Linked by Thom Holwerda on Fri 29th May 2009 22:32 UTC, submitted by lemur2
Mono Project If there is one technology in the Linux world that ruffles feathers whenever it's mentioned, it's Mono, the open source .Net clone. Since .Net comes out of Microsoft, and has some patents encircling it, it is said to be a legal nightmare. Supposedly, you can obtain a "royalty-free, reasonable and non-discriminatory" license from Microsoft regarding the patents surrounding Mono. iTWire decided to look at just how easy (or hard) it is to get such a license. Turns out it's kind of hard.
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Failure to understand licences.
by oiaohm on Sat 30th May 2009 22:46 UTC in reply to "RE: minefield"
oiaohm
Member since:
2009-05-30

1. Samba = GPLv3
2. Fat < Optional long filename
3. WMA = Optional Feature with codec with patent coverage buyable patent protected codec from Fluendo so not a issue.
4. Wine = LGPLv3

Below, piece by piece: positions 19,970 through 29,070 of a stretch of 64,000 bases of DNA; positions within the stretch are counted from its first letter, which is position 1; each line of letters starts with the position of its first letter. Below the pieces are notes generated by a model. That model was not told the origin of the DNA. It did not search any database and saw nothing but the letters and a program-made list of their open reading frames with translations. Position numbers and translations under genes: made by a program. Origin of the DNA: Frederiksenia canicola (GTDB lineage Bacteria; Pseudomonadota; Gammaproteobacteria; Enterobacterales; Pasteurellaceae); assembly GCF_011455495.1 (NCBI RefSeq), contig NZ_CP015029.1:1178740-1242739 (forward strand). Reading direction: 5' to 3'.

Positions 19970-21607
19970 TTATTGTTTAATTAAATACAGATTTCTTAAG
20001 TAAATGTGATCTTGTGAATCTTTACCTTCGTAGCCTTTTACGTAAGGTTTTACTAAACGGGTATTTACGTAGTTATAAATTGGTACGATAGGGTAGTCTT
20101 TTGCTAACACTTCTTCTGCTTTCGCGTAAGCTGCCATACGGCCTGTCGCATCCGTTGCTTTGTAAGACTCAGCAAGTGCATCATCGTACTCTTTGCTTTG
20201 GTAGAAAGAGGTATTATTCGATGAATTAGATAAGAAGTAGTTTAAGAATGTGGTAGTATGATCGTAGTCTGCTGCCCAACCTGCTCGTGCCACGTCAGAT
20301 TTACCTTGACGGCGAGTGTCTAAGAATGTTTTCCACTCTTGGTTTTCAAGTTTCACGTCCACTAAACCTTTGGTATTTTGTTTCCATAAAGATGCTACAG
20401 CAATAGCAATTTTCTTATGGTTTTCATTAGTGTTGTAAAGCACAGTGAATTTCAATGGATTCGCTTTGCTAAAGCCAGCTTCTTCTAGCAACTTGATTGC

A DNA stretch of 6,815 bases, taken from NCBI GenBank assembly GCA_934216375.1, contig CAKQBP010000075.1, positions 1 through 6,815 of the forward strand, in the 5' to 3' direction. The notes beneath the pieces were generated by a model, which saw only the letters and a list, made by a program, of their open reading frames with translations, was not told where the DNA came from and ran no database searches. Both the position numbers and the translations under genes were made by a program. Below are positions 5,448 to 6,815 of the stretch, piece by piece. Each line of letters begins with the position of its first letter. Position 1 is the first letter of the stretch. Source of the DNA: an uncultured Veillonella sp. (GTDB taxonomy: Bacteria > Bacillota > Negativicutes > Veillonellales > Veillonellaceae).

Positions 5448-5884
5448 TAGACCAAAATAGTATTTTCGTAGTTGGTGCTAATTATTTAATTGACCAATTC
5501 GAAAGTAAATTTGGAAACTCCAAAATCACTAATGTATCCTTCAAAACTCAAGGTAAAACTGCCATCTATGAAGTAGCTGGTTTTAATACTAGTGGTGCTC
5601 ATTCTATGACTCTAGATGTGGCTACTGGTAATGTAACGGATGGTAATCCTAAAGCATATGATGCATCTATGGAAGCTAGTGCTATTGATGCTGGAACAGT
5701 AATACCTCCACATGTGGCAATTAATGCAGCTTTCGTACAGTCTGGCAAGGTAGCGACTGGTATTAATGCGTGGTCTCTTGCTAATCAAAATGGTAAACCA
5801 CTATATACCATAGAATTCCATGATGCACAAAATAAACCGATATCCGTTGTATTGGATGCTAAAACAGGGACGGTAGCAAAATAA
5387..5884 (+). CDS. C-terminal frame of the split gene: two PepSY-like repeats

5. OpenOffice = GPLv3
6. Desktop environment = Lots GPLv3 or LGPLv3

Anything LGPLv3 or GPLv3 patent holder cannot take on individuals license is negate with whole or nothing.

Mono is GPLv2 not 3 for the engine. In the runtime itself MIT license no patent protection for you. So yes it can be done against individuals.

MS is desperate to dispute they are not distributing gplv3 because once distributing they have already given a patent license.

The GPLv3 blocking of patent attack is why from time to time changing of Linux kernel license to it comes up. With Mono a user targeted licensor already exists that is really restrictive on who they will sell patents to.

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